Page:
France may vote on a law regarding Holodomor


The French National Assembly has just registered a draft law on recognizing Holodomor [the Famine] of 1932-1933 as an act of genocide against the Ukrainian people.

If the legislative initiative can quickly gather 100 signatures, it could be considered in the very near future.

The draft law has been submitted by a deputy from the North, Christian Vanet, who tabled a similar draft last year which was not considered due to the run-up to the parliamentary elections.

The present draft is timed to coincide with the 75th anniversary of Holodomor.  The French right-of-centre deputy believes that all crimes of genocide committed in the twentieth century must be officially condemned.

In the two days since the draft was registered, around twenty people have signed it. Since both the author of the draft bill and the President belong to the Union for the People’s Movement which holds the majority in the National Assembly, one can tentatively assume a good chance for a vote on the draft.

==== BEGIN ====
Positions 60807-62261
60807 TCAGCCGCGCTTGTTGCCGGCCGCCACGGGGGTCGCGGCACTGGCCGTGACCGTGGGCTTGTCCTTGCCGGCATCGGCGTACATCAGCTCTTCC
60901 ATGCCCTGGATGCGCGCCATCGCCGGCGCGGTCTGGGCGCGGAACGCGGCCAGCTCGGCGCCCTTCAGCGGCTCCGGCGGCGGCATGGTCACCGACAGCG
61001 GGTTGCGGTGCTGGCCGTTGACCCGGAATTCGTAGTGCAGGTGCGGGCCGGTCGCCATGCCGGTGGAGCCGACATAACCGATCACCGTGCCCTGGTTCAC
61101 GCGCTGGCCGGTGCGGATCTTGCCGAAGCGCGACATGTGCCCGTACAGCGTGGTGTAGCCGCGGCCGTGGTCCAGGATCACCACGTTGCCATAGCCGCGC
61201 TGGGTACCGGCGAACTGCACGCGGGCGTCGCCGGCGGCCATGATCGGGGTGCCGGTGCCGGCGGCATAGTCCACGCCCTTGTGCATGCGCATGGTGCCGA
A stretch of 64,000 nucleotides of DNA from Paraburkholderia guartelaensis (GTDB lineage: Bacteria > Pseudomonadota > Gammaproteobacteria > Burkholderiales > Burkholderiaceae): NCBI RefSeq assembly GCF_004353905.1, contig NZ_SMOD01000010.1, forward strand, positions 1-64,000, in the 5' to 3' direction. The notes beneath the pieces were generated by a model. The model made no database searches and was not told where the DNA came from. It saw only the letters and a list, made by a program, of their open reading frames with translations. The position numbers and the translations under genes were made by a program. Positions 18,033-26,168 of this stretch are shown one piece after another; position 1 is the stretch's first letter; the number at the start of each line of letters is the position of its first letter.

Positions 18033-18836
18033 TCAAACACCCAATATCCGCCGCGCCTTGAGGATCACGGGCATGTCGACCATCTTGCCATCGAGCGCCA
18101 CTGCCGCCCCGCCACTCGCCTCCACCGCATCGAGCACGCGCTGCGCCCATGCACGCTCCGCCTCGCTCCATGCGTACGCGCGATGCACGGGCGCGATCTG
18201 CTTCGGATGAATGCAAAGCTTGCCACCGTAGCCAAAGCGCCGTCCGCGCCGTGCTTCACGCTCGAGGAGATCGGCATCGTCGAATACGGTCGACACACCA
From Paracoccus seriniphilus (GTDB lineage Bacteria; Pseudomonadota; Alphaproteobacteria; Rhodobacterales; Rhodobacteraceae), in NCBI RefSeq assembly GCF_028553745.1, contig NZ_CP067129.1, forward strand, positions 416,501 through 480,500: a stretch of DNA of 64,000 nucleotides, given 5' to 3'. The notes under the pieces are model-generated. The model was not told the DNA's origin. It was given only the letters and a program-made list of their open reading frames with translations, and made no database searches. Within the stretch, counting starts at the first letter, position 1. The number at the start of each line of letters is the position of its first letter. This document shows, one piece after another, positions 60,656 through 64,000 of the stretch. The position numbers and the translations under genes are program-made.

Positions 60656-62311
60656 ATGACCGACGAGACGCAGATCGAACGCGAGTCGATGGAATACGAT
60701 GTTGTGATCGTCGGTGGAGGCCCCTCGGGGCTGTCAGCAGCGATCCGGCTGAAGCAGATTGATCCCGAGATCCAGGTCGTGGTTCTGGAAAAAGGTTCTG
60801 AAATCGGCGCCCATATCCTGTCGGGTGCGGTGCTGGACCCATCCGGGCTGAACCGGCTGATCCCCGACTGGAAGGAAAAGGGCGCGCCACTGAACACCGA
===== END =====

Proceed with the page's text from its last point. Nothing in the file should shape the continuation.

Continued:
In general the French parliament has a certain tradition for passing such “historic” laws. In 2001 it officially recognized the Armenian Genocide of 1915 which provoked outrage from Turkey. In 2005 it passed a law condemning the slavery of black Africans by representatives of western civilizations.  That law was criticizing for failing to mention the bondage of black Africans by Arabs and Asians, or the slave trade run by black Africans themselves.

Two years ago parliament long debated whether history teachers should be made to stress the positive consequences of colonialism for former colonies.

The political context for the adoption of a possible law on Holodomor is complex. However given the change in attitude to the Ukrainian issue since Nicola Sarcosi was elected President, one cannot exclude a positive outcome.

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